The term was coined by the late evolutionary biologist Stephen Jay Gould, in an essay about reconciling science and religion. In it, he made the case that they didn’t need to be reconciled, because each covers territory outside the domain of the other — i.e. nonoverlapping magisteria. “Magisterium” is most often used to mean the teaching authority of the church (from the Latin magister, or teacher, as Google informed me), but it can also mean the office of a person in charge of something, and that is the sense in which I use it.
Every marriage has its magisteria, and it’s better for all parties if some of them are nonoverlapping. If, for example, one spouse — let’s go out on a limb and say it’s a woman — stays home, keeps house and raises children while the other goes to work and makes money, you have large, well-defined nonoverlapping magisteria.
Most modern marriages have less clearly defined magisteria. Kevin and I both work, and we work together to keep our household running. Even so, it shakes out so that some jobs are exclusively mine, to do as I see fit, while others are his. I do the laundry. He string-trims the grass. I am Vice President of Cat Puke Stain Removal, while Kevin is Director of Chainsaw Acquisition. Our different temperaments make themselves known in these jobs. Our clothes are indifferently laundered, but we have a top-of-the-line Husqvarna.
Nonoverlapping magisteria do an end-run around potential causes of friction, but they are sometimes hard to maintain because they require one party or the other to butt out.
Butting out is not my long suit. Which brings us back to the chicken coop.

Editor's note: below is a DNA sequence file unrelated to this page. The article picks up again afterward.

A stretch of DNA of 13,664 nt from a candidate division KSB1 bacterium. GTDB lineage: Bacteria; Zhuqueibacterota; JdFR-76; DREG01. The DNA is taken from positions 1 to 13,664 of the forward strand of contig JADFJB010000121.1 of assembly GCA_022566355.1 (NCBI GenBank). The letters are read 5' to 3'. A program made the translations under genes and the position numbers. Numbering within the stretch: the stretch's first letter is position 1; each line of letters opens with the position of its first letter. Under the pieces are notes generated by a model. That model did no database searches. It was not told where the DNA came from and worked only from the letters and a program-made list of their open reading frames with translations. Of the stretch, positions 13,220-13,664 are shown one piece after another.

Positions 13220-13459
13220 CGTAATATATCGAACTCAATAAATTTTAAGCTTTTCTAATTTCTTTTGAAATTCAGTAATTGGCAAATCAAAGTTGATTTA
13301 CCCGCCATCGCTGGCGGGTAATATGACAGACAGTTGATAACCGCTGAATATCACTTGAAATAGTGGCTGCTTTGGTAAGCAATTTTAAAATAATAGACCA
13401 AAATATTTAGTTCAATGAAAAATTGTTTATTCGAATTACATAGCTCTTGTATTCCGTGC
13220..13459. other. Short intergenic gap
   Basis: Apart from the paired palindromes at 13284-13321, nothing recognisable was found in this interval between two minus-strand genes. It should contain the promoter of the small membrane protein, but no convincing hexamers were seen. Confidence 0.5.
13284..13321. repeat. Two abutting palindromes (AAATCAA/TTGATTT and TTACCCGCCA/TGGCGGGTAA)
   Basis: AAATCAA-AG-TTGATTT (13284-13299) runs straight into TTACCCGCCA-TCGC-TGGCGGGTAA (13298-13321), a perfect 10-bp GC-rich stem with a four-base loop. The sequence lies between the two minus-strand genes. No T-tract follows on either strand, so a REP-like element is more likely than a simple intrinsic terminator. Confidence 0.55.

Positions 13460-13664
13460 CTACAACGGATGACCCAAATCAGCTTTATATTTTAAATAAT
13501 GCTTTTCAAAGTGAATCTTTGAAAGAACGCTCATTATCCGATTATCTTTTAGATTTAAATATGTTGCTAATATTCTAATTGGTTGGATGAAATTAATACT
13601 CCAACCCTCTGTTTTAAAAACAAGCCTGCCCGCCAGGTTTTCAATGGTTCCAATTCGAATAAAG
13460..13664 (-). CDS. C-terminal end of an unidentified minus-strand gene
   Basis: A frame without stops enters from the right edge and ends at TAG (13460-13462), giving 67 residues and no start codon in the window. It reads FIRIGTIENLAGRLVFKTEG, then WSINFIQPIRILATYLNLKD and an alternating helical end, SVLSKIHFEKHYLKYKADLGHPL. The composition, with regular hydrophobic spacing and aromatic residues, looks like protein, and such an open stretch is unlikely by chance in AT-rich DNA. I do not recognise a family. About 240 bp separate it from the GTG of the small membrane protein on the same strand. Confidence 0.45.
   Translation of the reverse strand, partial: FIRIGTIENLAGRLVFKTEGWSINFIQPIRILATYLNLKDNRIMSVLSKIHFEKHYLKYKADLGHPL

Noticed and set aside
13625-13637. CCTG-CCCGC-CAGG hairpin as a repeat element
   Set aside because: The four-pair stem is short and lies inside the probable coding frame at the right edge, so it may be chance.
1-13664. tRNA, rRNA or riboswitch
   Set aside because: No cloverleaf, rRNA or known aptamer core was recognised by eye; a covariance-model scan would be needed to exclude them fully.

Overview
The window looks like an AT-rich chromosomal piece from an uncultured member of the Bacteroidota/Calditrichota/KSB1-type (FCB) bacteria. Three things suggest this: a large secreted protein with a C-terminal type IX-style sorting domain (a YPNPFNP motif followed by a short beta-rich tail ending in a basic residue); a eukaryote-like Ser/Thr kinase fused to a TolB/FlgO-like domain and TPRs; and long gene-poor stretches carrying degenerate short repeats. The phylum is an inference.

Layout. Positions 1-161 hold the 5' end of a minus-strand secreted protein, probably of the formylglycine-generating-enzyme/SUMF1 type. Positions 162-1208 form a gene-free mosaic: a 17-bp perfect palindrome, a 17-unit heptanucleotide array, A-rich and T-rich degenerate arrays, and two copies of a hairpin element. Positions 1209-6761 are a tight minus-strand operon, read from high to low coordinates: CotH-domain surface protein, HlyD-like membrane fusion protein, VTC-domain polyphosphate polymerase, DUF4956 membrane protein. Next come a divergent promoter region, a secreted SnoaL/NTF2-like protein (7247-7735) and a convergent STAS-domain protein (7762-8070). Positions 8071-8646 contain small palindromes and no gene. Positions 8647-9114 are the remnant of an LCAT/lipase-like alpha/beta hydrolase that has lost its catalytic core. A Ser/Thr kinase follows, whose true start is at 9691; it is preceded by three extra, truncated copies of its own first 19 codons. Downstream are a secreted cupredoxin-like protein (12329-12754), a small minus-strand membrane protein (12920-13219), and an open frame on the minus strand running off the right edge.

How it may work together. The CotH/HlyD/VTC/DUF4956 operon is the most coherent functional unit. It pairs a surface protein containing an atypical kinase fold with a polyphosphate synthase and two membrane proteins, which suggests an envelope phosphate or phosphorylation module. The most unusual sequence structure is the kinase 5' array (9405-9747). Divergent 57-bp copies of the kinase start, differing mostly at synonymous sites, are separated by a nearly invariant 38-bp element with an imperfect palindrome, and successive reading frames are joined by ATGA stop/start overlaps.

I knew that Kevin’s philosophy, born of his Parthenon gene, was the better way to go for our chicken coop. Chickens have to be protected from predators. They need a house that will last at least as long as they will. You can’t do it with chewing gum and sealing wax. Besides, Kevin had much more experience building things, and it made a great deal of sense to let this be his job.
That is what I was determined to do, knowing that, in the long run, I would be very happy with the result. But my mailbox gene would not be quelled. I couldn’t help myself. I trespassed on his magisterium. Maybe it could be 6 feet tall instead of 8, I suggested? Or maybe we could use fiberglass as the roof of the run? Wouldn’t three nest boxes be plenty?
I’d like to think I did it because I believed that the potential improvement my ideas could bring outweighed the disadvantage of violating the boundary of his domain — after all, there are situations where the thoughtful input of both of us yields better results than either of us could achieve independently. The reality, though, is that I did it because butting out is not my long suit.
Kevin, to his infinite credit, didn’t say, “Butt out of my magisterium,” but instead gave my suggestions due consideration — he even adopted one or two. If this were Kevin’s subtle strategy for getting my buy-in for the Parthenon, it was genius; there’s nothing like having skin in the game to commit you to a project.
The process of designing and building the coop — it ended up being 87 percent Kevin, 6 percent Tamar, 7 percent accident — was a lesson in the importance of firsts. You learn way more the first time you try something than in any other iteration. Sure, if we built a second one, we could make it a bit better, but it would never top the increment of going from knowing nothing to having built a chicken coop.